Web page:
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Samsung Fakes The Portrait Mode; Uses DSLR-Clicked Photo As Its Camera Sample

Samsung Fakes The Portrait Mode; Uses DSLR-Clicked Photo As Its Camera Sample


Samsung ad picture bought from EyeEm

Mobile phones have started faking demo pictures. Several reports show that mobile companies have been using edited and DSLR-shot photos as their own. This has become a new trend for quite a few mobile phone brands. Recently, Xiaomi passed Mi clicked images as their new test picture for the latest phone Poco F1.

The incident came to light when one of the employees posted his photograph with Mi watermark but later changed to Poco (to give the phone publicity), some people noticed this change and criticised the employee. He later took off the post from Instagram. Now, Samsung has been caught for putting up a photoshopped image of a Serbian photographer, which she sold online.



The woman, Dunja Djudic, reported the complete incident on social media. She was shocked to see her picture, sold through an application called EyeEm, bought by Samsung for their Galaxy A8 phone advertisement. She found out about the advertisement when she received a notification from EyeEM about the old photograph. She then decided to reverse search her photograph on Google and found out about the Galaxy A8 Star using her photograph.

Using a sold photograph in an ad-campaign is not illegal but this activity is highly unethical. To promote one’s phone and its features by lying, these brands can’t falsify information and broadcast fake data. In a way, it is deceitful towards the consumer.

It’s All Glam And Sham

In 2012, Nokia was caught for a controversy over the Lumia 920. Their advertisement portrayed a girl taking a selfie but several people caught the camera crew in that shot. Nokia soon took that advertisement off-air and also issued a public apology. Many users were upset over this incident.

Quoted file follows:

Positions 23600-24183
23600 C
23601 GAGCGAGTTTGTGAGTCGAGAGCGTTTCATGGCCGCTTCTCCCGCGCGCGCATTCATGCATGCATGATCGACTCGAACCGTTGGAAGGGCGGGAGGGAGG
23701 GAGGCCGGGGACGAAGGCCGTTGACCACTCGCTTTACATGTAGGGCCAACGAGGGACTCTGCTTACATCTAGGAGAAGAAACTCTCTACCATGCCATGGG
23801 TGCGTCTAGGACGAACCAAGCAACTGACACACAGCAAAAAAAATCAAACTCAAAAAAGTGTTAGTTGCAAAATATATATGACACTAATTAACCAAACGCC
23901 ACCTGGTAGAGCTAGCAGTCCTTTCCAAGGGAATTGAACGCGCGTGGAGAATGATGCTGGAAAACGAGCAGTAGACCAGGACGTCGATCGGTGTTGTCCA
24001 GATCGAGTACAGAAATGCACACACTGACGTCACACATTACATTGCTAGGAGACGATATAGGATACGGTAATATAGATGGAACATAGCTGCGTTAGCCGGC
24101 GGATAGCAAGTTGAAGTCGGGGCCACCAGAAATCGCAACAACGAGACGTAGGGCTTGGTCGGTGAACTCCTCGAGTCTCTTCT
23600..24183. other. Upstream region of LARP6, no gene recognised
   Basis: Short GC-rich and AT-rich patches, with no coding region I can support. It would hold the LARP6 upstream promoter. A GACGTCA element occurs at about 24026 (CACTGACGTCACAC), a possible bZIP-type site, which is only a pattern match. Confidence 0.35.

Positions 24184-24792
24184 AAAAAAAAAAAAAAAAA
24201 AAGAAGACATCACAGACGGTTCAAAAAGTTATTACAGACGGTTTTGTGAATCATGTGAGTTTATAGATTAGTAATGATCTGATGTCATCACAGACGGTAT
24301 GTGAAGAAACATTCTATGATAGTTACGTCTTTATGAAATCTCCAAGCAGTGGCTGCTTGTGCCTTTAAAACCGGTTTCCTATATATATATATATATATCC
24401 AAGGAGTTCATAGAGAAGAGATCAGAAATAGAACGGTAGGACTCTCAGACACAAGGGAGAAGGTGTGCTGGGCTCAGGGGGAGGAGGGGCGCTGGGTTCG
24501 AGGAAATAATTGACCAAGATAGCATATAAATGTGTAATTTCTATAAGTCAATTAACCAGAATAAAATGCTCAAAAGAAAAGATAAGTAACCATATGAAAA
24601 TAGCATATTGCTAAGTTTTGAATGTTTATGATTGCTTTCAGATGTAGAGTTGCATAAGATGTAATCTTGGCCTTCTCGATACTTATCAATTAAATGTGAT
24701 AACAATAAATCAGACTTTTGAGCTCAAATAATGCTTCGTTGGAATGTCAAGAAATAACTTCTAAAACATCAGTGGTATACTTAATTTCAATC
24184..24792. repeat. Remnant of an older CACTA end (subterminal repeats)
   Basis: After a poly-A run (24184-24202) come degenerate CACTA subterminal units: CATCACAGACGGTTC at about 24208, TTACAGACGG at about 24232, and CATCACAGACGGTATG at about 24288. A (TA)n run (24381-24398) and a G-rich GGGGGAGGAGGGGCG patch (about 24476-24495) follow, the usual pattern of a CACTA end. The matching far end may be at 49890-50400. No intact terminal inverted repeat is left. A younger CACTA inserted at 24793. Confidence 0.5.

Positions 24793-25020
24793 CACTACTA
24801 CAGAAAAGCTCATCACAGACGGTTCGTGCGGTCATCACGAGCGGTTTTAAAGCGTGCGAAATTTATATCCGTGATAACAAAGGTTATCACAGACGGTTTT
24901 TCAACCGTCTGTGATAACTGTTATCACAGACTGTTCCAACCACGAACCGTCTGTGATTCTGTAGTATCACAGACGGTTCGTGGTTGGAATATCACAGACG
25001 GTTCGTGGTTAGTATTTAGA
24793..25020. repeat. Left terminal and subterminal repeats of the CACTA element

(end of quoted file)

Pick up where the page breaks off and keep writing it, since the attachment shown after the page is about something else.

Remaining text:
Huawei is also guilty of using the pro camera to fake a selfie in their advertisement for Egypt. The act was caught when the actor (in the ad) revealed about the camera used to fake the selfie, and how they pretended to hold a phone in their hand, though their hand was empty.

Only a few brands stick to using original photographs in their mobile campaigns, for example, Apple. They usually use pictures taken from their phones and if the pictures are edited; they clearly attribute or give information about the modified version. Their advertisements contain disclaimers with sources of the demo photographs being used. Other phone companies like Moto give warning and disclaimer about the features and content shown in the commercial.

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Outlook

Mobile brands are extremely competitive today. Everyone is trying to add better aesthetics, features or AI features in their product. Most of the brands have similar features. The processors, the memory cards, screen and touch, camera and sound features possess similar efficiency and quality for many brands. To achieve better market sales due to this backdrop is difficult.

Brands like Sony and One Plus have neither been caught nor have given full disclosure of the demo photographs used by them. Brands using fake images under the disguise of their own soon lose customers’ loyalty. After buying the phone, the users get disappointed with the camera and photograph quality and often blame the companies for cheating on customers.


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